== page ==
Norway’s Economic Growth Surprise Fans Rate-Hike Bets
(Bloomberg) -- Norway’s economy grew much faster than expected at the end of last year, underpinning bets that its central bank will be the first in the rich world to raise interest rates this year.
Mainland gross domestic product, which adjusts for Norway’s offshore industry, expanded 1.9% in the fourth quarter, the statistics office said on Friday. Economists surveyed by Bloomberg had expected a 1.3% growth rate.
The figures leave the oil-rich economy 1.4% smaller than its pre-pandemic level, according to Bloomberg Economics, a much milder hit than most of the world’s advanced nations. Such resilience, thanks largely to Norway’s reliance on its $1.3 trillion wealth fund for fiscal support, has prompted analysts to predict that the central bank will be able to raise rates years before others.
For all of 2020, Norway’s mainland economy contracted 2.5%, much less than the 3.5% decline the central bank had predicted.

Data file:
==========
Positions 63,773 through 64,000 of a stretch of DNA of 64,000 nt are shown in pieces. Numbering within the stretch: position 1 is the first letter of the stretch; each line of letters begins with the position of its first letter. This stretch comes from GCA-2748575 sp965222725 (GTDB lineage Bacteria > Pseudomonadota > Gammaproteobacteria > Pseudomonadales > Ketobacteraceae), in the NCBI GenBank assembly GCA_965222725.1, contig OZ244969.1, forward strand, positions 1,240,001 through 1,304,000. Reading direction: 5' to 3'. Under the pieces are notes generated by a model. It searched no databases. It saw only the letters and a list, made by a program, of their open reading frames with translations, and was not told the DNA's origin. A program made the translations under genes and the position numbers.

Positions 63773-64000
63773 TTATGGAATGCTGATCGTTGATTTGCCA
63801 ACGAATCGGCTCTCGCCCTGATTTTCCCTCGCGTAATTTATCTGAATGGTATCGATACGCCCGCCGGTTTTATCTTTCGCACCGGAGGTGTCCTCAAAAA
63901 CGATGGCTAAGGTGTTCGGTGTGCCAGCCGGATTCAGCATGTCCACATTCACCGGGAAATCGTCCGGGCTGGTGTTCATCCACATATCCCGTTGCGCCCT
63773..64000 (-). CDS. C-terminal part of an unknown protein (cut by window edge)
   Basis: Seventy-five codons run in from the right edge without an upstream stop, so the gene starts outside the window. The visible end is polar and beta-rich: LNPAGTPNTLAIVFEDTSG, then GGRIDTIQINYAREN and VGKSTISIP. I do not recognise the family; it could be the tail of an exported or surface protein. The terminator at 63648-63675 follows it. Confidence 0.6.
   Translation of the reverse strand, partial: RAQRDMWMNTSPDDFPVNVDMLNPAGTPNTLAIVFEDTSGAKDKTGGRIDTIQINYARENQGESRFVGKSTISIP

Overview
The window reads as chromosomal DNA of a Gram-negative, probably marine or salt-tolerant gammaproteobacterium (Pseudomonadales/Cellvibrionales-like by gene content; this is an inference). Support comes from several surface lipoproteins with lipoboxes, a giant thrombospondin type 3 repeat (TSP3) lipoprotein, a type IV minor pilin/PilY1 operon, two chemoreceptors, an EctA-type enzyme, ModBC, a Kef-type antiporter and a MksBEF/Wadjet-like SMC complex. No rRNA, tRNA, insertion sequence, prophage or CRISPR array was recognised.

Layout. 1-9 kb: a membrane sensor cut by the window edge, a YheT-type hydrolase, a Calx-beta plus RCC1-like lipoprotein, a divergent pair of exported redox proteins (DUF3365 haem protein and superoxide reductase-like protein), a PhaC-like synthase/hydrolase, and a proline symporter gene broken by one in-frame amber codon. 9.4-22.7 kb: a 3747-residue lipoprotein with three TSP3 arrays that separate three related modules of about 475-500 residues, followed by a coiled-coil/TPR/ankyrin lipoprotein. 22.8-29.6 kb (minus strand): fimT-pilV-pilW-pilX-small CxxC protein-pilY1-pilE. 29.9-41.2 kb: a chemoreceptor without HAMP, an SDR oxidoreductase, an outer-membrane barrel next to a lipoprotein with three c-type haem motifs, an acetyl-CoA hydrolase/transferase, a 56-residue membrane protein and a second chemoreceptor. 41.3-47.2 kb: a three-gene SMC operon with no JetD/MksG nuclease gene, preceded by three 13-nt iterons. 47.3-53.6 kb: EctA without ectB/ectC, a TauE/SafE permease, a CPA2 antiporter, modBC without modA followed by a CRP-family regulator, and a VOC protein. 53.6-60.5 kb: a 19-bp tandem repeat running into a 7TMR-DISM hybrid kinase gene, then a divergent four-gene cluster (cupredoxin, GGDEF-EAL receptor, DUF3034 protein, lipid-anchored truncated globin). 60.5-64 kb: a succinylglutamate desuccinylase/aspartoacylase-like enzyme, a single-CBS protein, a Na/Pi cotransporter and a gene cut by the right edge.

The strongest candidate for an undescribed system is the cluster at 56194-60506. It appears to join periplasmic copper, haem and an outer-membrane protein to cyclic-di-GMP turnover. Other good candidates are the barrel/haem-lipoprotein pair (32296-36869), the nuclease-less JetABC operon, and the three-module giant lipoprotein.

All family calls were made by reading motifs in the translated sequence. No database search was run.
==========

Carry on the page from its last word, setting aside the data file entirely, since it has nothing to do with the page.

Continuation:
“The mainland growth data indicate that the economy has managed the pandemic better than expected,” Kyrre Aamdal, senior economist at DNB Markets in Oslo, said in a report. “The figures support the view of an earlier rate hike than Norges Bank has suggested.”
The central bank’s forecast is for borrowing costs to increase in early 2022. But analysts and investors are bracing for an earlier move, given the latest data and the pace of Norway’s vaccine rollout.
What Bloomberg Economics Say...
“The reading confirms the Nordic country took a lesser hit from the pandemic than most. It also means Norway is facing new headwinds from a stronger level of activity than expected by the central bank. This will add to reasons for Norges Bank to lift rates in December this year.”
-- Johanna Jeansson, economist. For the full note, click here.
Industries related to oil contributed most to growth in the fourth quarter, with an increase of almost 6% from the previous three months, the statistics office said. Expansion in December was mainly boosted by energy production and aquaculture.
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